The McLaughlin Group Host: John McLaughlin Panel: Pat Buchanan, MSNBC; Eleanor Clift, Newsweek; Beth Hirschhorn, Chief Marketing Officer, MetLife; Clarence Page, Chicago Tribune Broadcast: Weekend of November 26-27, 2011
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JOHN MCLAUGHLIN: Issue One: America's Freedoms.
PRESIDENT FRANKLIN ROOSEVELT: (From videotape.) First is freedom of speech and expression. The second is freedom of every person to worship God in his own way. The third is freedom from want, which, translated in world terms, means economic understandings which will secure to every nation a healthy peacetime life for its inhabitants.
MR. MCLAUGHLIN: As Americans gather around the family table this 2011 Thanksgiving, the words of the 32nd U.S. president, Franklin Delano Roosevelt, bear new relevance; unfortunately, not pleasant. The 2011 budget for food for the average American family is more stretched this year than at any time since 2008. The U.S.'s unemployment rate hovers around 9 percent. State by state, unemployment ranges as high as 13.4 percent. Little wonder that the Gallup polls and other polls report that two out of three Americans, 66 percent, are preoccupied with the economy as their number one concern.
To give that winch of worry an extra turn, the world economy, not just the U.S. economy, crashed four years ago, 2007. We are living through the fourth year of that meltdown.
So what have we to be thankful for this Thanksgiving? Answer: American resilience, the capacity to bounce back -- resilience. Sixty-one percent of baby boomers, age 47 to 65, and 67 percent of Gen Xers, age 31 to 46, and 68 percent of Generation Y, mid to late 20s, believe that they or any American can still achieve the American dream.
What is the American dream today? Has it been redefined as a result of the financial slowdown? Pat.
PAT BUCHANAN: The American dream is the belief of each and every American growing up that if he studies and he works hard and he gets a job and he stays out of trouble, he will be able to build a good life for himself, his wife, his family. That life will get better and better gradually. There may be some bumps. But at the end of it, his children will have even a better life, John.
The American dream is not being redefined, but what is happening is it is being postponed for tens of millions of Americans for the last three years. And for some Americans, I think it has been canceled.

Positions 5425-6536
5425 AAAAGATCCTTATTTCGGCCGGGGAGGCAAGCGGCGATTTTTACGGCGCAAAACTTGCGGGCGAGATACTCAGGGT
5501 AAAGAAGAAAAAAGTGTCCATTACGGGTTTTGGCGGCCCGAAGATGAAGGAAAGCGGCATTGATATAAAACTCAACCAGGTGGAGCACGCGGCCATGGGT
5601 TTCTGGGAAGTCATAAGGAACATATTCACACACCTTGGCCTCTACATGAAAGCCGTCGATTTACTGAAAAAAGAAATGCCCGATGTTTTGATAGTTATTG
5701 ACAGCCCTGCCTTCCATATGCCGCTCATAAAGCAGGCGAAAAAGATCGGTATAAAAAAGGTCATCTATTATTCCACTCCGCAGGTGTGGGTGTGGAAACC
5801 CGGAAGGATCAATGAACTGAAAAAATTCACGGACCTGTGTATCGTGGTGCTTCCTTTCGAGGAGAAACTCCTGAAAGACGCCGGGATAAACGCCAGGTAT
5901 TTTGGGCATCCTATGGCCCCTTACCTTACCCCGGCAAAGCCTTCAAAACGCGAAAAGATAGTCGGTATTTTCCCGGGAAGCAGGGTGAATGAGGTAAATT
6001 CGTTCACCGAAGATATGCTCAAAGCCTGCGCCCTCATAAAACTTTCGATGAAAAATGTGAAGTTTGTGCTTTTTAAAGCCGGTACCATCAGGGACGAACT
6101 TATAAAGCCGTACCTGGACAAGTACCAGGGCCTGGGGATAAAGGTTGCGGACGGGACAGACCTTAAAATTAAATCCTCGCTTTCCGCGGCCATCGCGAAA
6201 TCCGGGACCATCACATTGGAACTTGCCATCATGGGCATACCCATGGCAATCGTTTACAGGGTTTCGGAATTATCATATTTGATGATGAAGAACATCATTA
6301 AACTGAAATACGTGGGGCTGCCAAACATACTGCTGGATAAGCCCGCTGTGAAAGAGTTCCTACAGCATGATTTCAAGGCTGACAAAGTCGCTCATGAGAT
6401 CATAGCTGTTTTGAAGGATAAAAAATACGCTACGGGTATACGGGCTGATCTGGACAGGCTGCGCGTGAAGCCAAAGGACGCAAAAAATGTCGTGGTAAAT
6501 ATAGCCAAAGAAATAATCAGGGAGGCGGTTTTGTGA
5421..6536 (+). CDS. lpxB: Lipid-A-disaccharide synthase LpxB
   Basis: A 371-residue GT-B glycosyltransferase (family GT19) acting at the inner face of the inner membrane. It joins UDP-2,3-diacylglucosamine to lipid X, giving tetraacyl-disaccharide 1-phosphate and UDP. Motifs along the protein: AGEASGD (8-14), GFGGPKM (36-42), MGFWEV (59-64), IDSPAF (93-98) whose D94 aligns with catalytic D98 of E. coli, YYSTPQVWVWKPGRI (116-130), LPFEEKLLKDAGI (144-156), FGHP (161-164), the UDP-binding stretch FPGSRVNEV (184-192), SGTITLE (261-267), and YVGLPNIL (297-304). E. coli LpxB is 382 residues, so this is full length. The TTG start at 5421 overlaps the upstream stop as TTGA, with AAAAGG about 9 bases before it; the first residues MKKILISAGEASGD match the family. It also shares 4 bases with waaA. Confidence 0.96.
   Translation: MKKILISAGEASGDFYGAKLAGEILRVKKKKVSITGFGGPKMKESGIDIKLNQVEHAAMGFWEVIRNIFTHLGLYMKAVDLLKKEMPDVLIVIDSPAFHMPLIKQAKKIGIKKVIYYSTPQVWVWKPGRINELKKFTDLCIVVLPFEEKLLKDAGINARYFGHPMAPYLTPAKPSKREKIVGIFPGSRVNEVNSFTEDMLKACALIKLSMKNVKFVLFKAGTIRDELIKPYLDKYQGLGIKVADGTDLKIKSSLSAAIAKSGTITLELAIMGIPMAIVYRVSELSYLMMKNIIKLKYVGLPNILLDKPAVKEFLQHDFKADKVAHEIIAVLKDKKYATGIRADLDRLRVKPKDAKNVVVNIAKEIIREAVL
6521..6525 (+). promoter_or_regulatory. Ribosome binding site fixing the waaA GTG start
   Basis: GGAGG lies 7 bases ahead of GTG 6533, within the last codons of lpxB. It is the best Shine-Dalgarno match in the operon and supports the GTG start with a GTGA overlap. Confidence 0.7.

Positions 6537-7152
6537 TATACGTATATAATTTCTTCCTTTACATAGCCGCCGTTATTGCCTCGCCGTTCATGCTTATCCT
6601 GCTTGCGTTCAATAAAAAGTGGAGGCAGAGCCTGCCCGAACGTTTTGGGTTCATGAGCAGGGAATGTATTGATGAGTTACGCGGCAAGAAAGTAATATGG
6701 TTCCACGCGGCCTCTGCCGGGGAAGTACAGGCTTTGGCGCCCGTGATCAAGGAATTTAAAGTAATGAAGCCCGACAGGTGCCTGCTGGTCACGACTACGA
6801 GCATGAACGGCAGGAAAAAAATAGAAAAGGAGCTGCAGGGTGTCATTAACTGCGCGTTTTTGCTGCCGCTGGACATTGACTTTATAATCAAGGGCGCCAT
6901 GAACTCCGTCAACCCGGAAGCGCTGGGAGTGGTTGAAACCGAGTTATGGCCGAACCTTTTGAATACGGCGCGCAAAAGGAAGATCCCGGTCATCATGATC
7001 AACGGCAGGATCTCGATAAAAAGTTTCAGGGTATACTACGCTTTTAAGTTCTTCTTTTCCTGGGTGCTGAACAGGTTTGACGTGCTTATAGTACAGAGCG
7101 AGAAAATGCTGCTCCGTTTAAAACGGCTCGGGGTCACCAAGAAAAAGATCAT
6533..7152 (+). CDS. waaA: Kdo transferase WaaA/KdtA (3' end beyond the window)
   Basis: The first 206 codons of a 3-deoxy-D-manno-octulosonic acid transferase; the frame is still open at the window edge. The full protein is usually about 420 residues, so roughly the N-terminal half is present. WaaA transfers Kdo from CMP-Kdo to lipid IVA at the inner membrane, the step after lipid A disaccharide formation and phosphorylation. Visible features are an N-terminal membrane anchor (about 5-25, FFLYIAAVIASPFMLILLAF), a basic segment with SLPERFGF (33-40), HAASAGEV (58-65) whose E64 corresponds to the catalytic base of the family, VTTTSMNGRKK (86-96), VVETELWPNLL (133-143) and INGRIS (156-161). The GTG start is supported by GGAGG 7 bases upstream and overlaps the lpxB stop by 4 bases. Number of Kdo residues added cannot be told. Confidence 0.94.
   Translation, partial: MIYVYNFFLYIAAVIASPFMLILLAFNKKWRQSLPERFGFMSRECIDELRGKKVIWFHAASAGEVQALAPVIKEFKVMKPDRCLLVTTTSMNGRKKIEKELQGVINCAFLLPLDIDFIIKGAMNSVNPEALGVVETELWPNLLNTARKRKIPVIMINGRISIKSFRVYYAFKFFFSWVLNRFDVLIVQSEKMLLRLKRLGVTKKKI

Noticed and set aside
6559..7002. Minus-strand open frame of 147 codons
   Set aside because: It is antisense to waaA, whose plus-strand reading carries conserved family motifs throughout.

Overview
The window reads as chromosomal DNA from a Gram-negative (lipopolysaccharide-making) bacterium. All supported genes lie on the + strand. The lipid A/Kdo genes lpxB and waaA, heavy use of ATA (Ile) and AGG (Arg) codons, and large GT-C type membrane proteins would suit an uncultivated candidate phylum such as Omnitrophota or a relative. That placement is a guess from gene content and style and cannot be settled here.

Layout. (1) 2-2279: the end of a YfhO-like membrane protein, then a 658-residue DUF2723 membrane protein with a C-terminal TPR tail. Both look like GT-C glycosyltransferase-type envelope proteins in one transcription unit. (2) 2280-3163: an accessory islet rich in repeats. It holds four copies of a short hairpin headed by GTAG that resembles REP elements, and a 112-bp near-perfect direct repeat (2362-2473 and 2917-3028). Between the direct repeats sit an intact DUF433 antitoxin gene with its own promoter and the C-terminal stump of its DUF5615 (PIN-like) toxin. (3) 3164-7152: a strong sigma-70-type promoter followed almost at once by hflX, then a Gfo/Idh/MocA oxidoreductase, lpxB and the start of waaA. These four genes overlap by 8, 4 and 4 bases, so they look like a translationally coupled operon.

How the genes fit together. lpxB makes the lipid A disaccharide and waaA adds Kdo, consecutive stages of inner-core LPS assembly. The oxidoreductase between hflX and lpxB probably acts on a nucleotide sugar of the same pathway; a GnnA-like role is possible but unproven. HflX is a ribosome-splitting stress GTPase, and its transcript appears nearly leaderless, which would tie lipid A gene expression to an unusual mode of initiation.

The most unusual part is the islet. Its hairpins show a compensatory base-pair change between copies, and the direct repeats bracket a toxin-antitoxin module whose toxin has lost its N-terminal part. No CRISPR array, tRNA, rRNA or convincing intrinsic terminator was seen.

MR. MCLAUGHLIN: Eleanor.
ELEANOR CLIFT: Well, I think it's been redefined in the sense that it's less materialistic. And that's not necessarily a bad thing. I think people are looking for more meaning. And I think there's more individuality. And this notion that you have to do better than your parents, I think that's fallen by the wayside. And I think a lot of young people may feel liberated. They don't necessarily have to follow their father's path and earn more, and they can find their own way.
So I don't think it's all that depressing. And I think the numbers you've put on the screen show that people are redefining the American dream in a way that they feel comfortable with, and they're optimistic. I think that this is not a pessimistic society that we live in.
MR. MCLAUGHLIN: Beth, welcome. BETH HIRSCHHORN: Thank you.
MR. MCLAUGHLIN: What do you think about this?
MS. HIRSCHHORN: Well, the dream has been redefined. It's no longer the singular collective vision. It's much more personal. And the traditional milestones of the recent past, like a nuclear family -- you have to be married, have children, get a college degree, own a home -- those have all gone by the wayside. Now it's much more meaning over materialism. Instead of financial success, it's about having a financial safety net. And instead of a nuclear family, it's about broader social relationships.
MR. MCLAUGHLIN: Interesting.
MS. HIRSCHHORN: I think also it's really a new do-it-yourself American dream.
MR. MCLAUGHLIN: But it is an American dream.
MS. HIRSCHHORN: Oh, it is. It's alive and well, and it's important to Americans of all ages.
MR. MCLAUGHLIN: What do you think of Beth's answer?